Posted by & filed under Music, Reviews.

Aeon Zen

Aeon Zen Ephemera


1st September 2014 – Nightmare Records

01. The Entity
02. Soul Machine
03. Life?
04. Unite
05. Penumbra
06. The Order of The Blind
07. Remembrance
08. Rebuild The Ruins
09. The Space You Wanted

Continuing the trend of excellence that has been emerging from England of late, and led by guitarist, bassist, keyboardist and founding member Rich Hinks, Aeon Zen have been creating interesting, modern progressive metal in the vein of a much groovier, djenty Devin Townsend since 2008. They’ve released three albums in that time – with 2013’s Enigma fairly well acclaimed – and hot on the heels of that is Ephemera, their fourth.

There are some definite influences from the burgeoning British djent/groove prog metal scene, especially on the songs “The Entity” and “Unite”; both of which have giant rhythmic riffs to open up. “Unite” especially is a monster; it hits the listener with the force of a goddamn hurricane made out of wrecking balls, and is quite reminiscent of Monuments‘ The Amanuensis released earlier this year.  “Soul Machine” is a particular gem; a heavy, aggressive song that journeys through several styles, from melodic to blast-beats. There’s also hearty prog meat to be found in the glitch-groove drive in “Remembrance”, and the more symphonic prog that comes in “Rebuild The Ruins

The clean vocals, provided by frontman Andi Kravlijaca, are excellent. On “Unite” he proves his melodic chops are among the best, and works perfectly with the style of music that Aeon Zen play. His work in the chorus of “Soul Machine” has a cool, dark sort of feel to it too, and the melodies are all very interesting and memorable.

The bass work on Ephemera is incredible, and is probably the most impressive individual instrument on the album. There are a lot of really neat bass fills all over, and even its rhythm parts are quite well done. The guitar parts are a bit less interesting for the most part; sometimes sticking to just chugging on a chord, which is fine, just not really stand out. Some riffs jump out at the listener really well though, and the tone is superb, with just the right amount of distortion: not so much that it seems to be a distorted mess.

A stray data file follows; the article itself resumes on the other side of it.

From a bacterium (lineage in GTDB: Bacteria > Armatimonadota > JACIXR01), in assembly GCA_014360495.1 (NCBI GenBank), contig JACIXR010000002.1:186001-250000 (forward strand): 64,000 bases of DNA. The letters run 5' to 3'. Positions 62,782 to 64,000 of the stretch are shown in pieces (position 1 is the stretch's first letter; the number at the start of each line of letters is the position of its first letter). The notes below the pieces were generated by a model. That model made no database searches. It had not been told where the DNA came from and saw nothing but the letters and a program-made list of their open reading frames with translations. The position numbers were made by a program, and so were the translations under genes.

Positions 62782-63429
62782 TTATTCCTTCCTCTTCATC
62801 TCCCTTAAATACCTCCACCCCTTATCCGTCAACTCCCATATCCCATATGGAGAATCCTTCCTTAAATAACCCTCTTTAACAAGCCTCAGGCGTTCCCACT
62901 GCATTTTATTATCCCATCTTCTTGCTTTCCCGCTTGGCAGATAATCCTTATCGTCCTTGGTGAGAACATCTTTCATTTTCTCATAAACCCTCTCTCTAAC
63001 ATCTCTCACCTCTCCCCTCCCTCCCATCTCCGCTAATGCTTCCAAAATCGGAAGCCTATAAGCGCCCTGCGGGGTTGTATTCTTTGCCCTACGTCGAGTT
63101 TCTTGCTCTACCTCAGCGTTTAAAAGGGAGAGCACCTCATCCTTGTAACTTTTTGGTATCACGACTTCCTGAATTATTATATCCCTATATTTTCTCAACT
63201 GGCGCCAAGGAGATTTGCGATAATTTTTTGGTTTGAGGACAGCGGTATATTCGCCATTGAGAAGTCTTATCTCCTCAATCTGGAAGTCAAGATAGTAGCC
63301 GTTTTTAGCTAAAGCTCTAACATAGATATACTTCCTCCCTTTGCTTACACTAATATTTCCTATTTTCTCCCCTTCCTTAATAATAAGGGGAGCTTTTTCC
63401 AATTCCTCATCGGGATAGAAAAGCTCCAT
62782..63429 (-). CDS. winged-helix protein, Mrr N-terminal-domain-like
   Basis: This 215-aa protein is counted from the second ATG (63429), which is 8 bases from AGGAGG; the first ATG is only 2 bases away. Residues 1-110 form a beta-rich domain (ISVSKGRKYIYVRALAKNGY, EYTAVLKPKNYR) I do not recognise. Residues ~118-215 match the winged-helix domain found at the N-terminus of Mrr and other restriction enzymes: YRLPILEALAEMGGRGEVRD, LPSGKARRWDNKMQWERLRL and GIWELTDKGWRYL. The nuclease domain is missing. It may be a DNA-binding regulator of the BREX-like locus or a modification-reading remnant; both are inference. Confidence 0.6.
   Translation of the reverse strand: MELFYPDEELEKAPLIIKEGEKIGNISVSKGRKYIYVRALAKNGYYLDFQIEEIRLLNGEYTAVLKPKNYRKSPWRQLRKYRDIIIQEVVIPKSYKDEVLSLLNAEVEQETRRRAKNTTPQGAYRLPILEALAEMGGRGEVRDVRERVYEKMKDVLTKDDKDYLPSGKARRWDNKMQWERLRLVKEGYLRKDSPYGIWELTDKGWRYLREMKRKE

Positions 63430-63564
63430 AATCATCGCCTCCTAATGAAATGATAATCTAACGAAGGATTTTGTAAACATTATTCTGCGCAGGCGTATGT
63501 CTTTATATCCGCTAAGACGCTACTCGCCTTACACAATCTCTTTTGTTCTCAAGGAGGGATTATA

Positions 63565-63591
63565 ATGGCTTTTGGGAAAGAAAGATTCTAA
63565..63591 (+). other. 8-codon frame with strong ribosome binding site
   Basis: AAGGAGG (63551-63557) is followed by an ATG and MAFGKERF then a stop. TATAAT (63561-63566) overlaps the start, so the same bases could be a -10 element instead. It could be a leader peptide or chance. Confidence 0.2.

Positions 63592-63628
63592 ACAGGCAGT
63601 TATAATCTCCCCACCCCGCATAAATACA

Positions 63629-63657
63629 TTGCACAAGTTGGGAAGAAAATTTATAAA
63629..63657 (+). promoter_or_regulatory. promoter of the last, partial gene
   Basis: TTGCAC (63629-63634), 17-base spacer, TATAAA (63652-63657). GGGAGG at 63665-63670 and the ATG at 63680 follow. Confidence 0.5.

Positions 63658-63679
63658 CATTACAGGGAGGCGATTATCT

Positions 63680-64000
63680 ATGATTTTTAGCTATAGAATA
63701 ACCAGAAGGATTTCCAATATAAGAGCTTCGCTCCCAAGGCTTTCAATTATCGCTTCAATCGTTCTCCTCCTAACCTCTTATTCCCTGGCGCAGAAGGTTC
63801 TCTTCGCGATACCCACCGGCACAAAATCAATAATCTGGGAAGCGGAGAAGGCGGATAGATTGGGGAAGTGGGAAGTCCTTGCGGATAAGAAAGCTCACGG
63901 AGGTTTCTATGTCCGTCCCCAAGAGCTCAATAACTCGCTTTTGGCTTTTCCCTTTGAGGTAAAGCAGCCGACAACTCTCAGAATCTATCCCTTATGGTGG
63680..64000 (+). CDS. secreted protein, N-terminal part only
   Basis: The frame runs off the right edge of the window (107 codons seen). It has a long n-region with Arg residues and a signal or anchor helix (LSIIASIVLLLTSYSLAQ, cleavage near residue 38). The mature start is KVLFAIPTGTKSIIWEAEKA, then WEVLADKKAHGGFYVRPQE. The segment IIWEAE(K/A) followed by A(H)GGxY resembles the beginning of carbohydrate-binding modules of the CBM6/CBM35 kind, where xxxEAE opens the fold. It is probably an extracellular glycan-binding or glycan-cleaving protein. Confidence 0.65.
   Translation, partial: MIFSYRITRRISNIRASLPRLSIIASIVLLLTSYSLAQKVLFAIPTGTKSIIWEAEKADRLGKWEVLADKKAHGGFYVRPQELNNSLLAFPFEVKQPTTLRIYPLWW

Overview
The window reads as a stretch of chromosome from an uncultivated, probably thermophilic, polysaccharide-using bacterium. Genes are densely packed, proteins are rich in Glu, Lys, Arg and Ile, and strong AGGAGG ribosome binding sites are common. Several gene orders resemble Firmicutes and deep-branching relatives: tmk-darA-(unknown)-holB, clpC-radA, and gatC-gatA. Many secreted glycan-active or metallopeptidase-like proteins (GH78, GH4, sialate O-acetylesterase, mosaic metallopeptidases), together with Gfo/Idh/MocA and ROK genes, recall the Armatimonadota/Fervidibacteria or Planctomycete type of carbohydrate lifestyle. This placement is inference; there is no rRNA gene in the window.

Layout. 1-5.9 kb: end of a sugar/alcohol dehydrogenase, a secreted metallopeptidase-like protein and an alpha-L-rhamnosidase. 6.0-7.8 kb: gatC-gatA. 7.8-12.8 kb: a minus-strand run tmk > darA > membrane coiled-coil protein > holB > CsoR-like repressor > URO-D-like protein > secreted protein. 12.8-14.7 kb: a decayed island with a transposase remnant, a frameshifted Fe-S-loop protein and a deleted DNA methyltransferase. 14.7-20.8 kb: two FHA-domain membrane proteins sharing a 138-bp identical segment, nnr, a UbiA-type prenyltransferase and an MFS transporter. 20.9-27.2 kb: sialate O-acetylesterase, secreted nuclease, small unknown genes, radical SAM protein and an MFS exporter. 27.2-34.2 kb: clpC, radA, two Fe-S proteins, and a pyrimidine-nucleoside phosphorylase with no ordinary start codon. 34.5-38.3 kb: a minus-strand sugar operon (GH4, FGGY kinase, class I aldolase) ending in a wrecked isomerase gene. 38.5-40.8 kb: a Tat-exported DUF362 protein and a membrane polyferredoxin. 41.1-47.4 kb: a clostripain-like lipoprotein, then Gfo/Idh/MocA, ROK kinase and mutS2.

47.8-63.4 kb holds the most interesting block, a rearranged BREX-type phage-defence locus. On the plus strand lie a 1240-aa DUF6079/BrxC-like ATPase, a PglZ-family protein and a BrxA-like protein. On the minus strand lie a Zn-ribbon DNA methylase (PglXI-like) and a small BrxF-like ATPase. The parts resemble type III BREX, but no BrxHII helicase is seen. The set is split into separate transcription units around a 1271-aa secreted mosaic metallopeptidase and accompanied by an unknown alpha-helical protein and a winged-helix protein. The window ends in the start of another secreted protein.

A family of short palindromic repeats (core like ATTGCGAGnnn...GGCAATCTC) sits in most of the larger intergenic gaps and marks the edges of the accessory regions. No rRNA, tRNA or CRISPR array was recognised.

There are a couple weaker moments on the album however. “Life?” and “The Space You Wanted” fail to hold attention for too long, and “The Order of the Blind” is too short to be of any real interest. These issues are few however, and Ephemera is still a very good album overall. Aeon Zen’s largest influence is very obviously Devin Townsend, but the influences they have added do a fair amount to keep their sound interesting. Thankfully they do not overwhelm their core sound to the point where it feels like the band is trend-hopping, but rather a simple infusion of something fresh to the band’s overall sound.

Ephemera is certainly the best album of their young career, but it does not feel as if they have painted themselves into a corner quality wise yet either, and definitely cements the band as a force to be reckoned with in the burgeoning English scene.

Favourite tracks: “Soul Machine” “”Unite” “Rebuild the Ruins


Kevin writer banner Jan 2014